Water Usage Facts
If you receive a bill that is higher than usual, contact our Customer Service Office for assistance. IN MOST INSTANCES, WE INVESTIGATE A HIGH READING BEFORE MAILING YOUR BILL TO YOU. The most common reasons for high water usage are excessive irrigation and leaky plumbing fixtures. Following are some conservation tips and possible causes of excessive water usage. Every water-using appliance or activity in your home/business can make a difference.
Inside Your House
- You can install faucet aerators and restrictors - inexpensive inserts that can help reduce water use. They're easy to install by yourself.
- Periodically check throughout the house for leaky faucets and valves. Leaks waste water twenty-four hours a day, seven days a week. An inexpensive washer is usually enough to stop them.
- Teach children to turn water faucets off tightly after use.
- Have you had extra guests? Remember, extra people mean more water usage.
In the Bathroom
- Check your toilet for leaks. Add a few drops of food coloring to water in tank. If coloring appears in toilet bowl without flushing, there is a leak. Also, listen for the sound of running water.
- Don't use the toilet as a trash basket or ashtray. The toilet is an expensive disposal, and debris may cause damage to the plumbing.
- Limit your showers to the time it takes to soap up, wash down and rinse off. Any longer comes under the heading of recreation. Five-minute showers use less water than baths, and tub bathers should keep in mind that a half-full tub cleans just as well as a full tub.
- Turn off the water while brushing your teeth. Before brushing, wet your brush and fill a glass for rinsing your mouth.
- Turn off the water while shaving. Fill the bottom of the sink with a few inches of warm water in which to rinse your razor.
- Check bathroom faucets and pipes for leaks. Check for parts that are worn out, out of alignment, or corroded. Even a small drip can waste fifty or more gallons of water a day!
In the Kitchen and Laundry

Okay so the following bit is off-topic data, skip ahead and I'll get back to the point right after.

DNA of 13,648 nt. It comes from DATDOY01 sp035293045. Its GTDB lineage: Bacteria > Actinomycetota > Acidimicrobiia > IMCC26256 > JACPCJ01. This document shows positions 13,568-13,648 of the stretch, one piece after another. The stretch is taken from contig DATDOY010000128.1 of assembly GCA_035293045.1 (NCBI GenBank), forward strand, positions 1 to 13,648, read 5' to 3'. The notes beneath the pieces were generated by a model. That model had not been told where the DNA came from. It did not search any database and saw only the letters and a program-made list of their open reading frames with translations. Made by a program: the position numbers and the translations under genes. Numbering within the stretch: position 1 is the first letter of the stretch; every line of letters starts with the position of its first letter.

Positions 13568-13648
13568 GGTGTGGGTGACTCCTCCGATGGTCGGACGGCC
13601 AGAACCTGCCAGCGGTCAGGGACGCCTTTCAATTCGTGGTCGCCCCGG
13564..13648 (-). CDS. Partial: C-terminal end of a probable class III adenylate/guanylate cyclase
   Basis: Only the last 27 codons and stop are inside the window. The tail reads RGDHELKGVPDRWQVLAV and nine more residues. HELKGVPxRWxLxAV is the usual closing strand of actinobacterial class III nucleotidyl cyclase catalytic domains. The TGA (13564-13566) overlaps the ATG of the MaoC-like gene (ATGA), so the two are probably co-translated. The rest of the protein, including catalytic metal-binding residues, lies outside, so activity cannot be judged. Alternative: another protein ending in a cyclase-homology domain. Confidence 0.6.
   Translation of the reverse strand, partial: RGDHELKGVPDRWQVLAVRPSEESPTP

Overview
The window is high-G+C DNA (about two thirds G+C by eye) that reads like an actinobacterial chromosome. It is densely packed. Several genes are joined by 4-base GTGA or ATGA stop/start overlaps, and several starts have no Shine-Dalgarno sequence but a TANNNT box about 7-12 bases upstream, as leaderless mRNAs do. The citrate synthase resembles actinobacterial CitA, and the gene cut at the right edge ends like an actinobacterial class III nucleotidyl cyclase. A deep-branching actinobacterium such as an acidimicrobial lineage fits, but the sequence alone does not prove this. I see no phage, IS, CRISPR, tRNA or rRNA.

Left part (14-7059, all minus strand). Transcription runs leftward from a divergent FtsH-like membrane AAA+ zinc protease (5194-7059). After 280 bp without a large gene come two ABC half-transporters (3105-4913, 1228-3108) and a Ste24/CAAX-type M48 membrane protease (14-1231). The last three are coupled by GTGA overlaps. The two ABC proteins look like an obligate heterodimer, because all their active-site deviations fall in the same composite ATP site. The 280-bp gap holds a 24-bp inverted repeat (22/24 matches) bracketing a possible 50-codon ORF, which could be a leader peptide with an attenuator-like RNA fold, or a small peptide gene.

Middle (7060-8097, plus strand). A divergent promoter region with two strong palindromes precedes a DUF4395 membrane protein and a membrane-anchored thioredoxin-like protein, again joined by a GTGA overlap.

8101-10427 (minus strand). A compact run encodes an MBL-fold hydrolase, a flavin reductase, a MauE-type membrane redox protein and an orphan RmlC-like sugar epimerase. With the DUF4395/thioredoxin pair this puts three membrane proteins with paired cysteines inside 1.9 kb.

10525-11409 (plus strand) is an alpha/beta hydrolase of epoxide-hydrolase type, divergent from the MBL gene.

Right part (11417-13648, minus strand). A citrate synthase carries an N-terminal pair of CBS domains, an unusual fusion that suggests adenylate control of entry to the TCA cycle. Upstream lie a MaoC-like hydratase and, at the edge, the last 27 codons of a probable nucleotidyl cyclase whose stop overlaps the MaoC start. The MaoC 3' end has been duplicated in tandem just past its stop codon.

- When you use your dishwasher, make sure there's a full load. Every time you run the dishwasher, you use about twenty-five gallons of water.
- If you wash dishes by hand, scrape dishes from the meal with paper napkins. Do not run the water continuously.
- Keep a bottle of drinking water in the refrigerator. Don't run the tap waiting for cool water. Make only the amount of coffee or tea you are going to drink. Use ice cubes to cool water.
- Use the load selector on your washing machine for large or small loads if there is one. Otherwise, wash only full loads. Use cold water; you won't save water, but you will save energy and money.
Other Water Conservation Tips
- Put drinking water on the table at home only if people drink it.
- When dining out, don't let a waiter bring you water unless you request it.
- Discourage automatic refilling of empty water glasses.
- Use paper cups at drinking fountains whenever possible to avoid water waste.
Outside the House
- An outside water faucet/hose/sprinkler can easily deliver 15 gallons per minute. In an hour this totals 900 gallons. Florida soil can soak up this volume in minutes without even a trace, especially on a hot day.
- Make every watering count, water slowly, thoroughly and as infrequently as possible. Water early in the morning, rather than during hot afternoons to avoid evaporation. Keep a close watch on wind shifts while using sprinklers so you don't water the sidewalk, driveway, street, or building.
- Select hardy plants that don't need as much water (try native plants and grasses). Mulch heavily. Let grass grow higher in dry weather to prevent burning and to save water.
- Cover your swimming pool when it is not in use to prevent evaporation and to keep it clean. Recycle wading pool water for plants, shrubs and lawns.
- Clean pool decks, sidewalks, and driveways with a broom. There's no need to waste gallons of water by hosing these surfaces.
- You can wash your car using a bucket of water rather than running a garden hose constantly.